In general, the op-ed may spend a little too much time describing some of the hospitals' arguments, and not enough time rebutting them in a forceful, straightforward way. The piece does not really address the hospitals' "insufficient research" argument, except where it appears to suggest that it is inconsistent for the hospitals to argue for voluntary disclosure of their own unit-specific ratios, while at the same time arguing that the government is unable to set appropriate universal ratios. Whatever the merits of the hospitals' position, it is not inconsistent for them to say that an individual hospital can determine the right ratio for its own intensive care unit this month, but that the government can't set the right ratio for all hospital ICU's in the state forever. Alternative responses to the hospitals might be that the legislation is based on input from nurses with years of experience in the relevant type of unit who are more than capable of determining appropriate minimum ratios, and that in any event there has now been significant research globally on the effects of the inadequate nurse staffing commonly seen today, and the bottom line is that it kills people.

The piece also suggests that disclosure is of little value because of managed care restrictions on hospital choice and because patients can't do much in mid-hospital stay. Gordon's main point here--disclosure alone won't do it--is a strong one, because there are good reasons to believe that health care is one of the fields that is too important and too complex to be left to the market alone. But the actual arguments in the op-ed seem inadequate. The disclosure idea is that members of the public--aided by the same consumer advocates who support this bill, as well as press figures like Gordon--will become aware of such data before they enter hospitals. Magazines and web sites would presumably be eager to gather, organize, and explain such data. Of course, the data would not be up to the minute in the sense that you would know what the ratio would be at the exact time you would enter the hospital. But virtually all health care data is retrospective. People do not know how a surgeon is going to perform tomorrow, only what her reputation is based on past years. Moreover, patients still have significant choice in hospitals; if they did not, the billboard business in major cities would be very different. More broadly, disclosure to the government (reporting) can be a central method by which mandatory requirements like staffing ratios are enforced. In fact, far from being merely a fake measure presented by those seeking to avoid regulation, disclosure and reporting of relevant data can be integral parts of meaningful regulation of the underlying conduct being disclosed. Indeed, pending federal legislation that would mandate specific nurse staffing ratios (H.R. 1222) includes unit-specific disclosure and record-keeping requirements as a complement to the ratios it sets.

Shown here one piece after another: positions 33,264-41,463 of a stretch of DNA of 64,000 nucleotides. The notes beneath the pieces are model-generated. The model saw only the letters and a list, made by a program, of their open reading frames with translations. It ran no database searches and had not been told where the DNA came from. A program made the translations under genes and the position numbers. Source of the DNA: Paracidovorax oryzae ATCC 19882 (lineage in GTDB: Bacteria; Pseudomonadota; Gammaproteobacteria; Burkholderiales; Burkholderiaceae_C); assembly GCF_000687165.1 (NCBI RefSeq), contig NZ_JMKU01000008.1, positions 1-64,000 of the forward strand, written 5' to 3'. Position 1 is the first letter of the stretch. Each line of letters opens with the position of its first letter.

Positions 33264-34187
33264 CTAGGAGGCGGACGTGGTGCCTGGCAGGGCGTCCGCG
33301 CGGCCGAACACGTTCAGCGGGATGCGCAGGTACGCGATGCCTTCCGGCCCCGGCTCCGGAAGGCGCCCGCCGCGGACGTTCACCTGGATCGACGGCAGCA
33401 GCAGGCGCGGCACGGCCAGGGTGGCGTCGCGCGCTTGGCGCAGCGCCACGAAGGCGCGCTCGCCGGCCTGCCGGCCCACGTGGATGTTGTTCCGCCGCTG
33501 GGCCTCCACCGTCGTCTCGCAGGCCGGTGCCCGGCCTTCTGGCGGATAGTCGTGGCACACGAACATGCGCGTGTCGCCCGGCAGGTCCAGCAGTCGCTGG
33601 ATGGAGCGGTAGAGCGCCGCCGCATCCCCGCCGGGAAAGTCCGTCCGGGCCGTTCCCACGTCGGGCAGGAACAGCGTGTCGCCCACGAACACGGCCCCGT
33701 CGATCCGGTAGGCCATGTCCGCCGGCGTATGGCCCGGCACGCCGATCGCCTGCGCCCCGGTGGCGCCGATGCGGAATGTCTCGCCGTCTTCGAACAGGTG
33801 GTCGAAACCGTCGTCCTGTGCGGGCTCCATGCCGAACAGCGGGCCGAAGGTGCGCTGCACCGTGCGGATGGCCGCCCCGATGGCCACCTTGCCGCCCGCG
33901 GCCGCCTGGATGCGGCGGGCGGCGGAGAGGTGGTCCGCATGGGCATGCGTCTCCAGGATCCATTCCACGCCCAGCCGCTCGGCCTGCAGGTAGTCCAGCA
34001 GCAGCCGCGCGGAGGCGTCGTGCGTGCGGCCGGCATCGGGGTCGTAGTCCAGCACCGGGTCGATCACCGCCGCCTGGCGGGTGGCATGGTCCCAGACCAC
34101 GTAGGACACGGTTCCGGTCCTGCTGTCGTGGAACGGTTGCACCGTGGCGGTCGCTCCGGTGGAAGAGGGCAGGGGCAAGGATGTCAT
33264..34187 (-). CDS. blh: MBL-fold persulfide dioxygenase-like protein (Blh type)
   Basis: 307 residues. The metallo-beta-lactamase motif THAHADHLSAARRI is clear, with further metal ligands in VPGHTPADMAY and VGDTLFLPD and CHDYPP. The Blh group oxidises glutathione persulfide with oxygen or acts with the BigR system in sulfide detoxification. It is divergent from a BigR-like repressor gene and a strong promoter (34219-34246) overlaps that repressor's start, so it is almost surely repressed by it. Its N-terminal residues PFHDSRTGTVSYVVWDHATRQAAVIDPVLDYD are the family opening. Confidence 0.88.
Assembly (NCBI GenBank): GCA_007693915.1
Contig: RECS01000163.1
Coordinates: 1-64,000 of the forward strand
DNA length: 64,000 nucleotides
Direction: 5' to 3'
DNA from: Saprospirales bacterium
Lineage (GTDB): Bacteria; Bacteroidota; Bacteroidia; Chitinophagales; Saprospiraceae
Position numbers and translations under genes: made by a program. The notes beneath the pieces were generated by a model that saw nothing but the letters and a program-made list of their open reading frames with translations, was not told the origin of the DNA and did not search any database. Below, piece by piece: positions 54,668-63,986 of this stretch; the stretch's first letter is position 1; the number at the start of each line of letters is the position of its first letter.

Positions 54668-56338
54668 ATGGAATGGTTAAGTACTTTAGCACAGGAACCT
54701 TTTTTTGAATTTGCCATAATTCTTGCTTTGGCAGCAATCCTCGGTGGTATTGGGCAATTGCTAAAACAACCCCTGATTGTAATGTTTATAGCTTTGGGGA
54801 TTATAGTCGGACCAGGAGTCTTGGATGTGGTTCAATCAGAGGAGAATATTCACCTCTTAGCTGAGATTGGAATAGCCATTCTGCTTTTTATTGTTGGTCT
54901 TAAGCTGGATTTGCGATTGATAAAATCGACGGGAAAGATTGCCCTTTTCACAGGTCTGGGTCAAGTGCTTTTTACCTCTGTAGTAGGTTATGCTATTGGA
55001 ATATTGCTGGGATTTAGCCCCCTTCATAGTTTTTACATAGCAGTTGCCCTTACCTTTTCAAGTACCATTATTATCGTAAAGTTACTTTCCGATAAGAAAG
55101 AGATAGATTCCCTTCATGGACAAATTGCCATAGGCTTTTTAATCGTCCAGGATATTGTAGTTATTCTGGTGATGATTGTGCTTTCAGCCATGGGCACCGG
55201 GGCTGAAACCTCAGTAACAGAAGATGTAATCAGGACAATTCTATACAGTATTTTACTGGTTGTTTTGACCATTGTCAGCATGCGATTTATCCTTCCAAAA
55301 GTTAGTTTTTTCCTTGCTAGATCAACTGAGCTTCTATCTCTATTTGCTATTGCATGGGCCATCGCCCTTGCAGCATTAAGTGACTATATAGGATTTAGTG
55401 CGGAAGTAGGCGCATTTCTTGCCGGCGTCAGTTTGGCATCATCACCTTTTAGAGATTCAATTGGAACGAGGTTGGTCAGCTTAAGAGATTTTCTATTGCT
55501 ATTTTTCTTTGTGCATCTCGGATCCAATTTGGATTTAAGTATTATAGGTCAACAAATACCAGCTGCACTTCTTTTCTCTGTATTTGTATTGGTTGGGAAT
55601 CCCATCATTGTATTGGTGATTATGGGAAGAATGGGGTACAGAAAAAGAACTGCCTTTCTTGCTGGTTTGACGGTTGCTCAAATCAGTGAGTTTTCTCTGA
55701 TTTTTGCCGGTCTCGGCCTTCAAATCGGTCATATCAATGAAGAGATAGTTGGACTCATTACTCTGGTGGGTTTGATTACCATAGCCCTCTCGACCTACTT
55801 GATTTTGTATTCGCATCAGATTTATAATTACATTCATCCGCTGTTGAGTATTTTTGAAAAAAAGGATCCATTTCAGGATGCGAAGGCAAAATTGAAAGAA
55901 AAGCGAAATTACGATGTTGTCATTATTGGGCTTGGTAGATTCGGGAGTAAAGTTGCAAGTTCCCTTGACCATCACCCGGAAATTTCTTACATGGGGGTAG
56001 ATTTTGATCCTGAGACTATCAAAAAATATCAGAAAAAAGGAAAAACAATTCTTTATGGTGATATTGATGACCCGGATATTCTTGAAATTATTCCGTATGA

The op-ed appears to suggest that a problem with magnet status as a solution to the nursing crisis is that the status will only exist "in a few places." This seems like an argument that magnet status will fail because it will not succeed. Better arguments might have been that magnet status has merely provided a marketable illusion of true nurse empowerment and safe staffing (as the MNA itself has recently argued), and that magnet status is subject to some of the same enforcement problems as hospital accreditation (as Gordon herself argues in "Nursing Against the Odds").

In any case, the op-ed is a timely and worthy way to celebrate nurses week. We commend Suzanne Gordon for writing it and the Boston Globe for publishing it.

See the op-ed "Nurse understaffing harms patients" by Suzanne Gordon in the May 12, 2005 edition of the Boston Globe.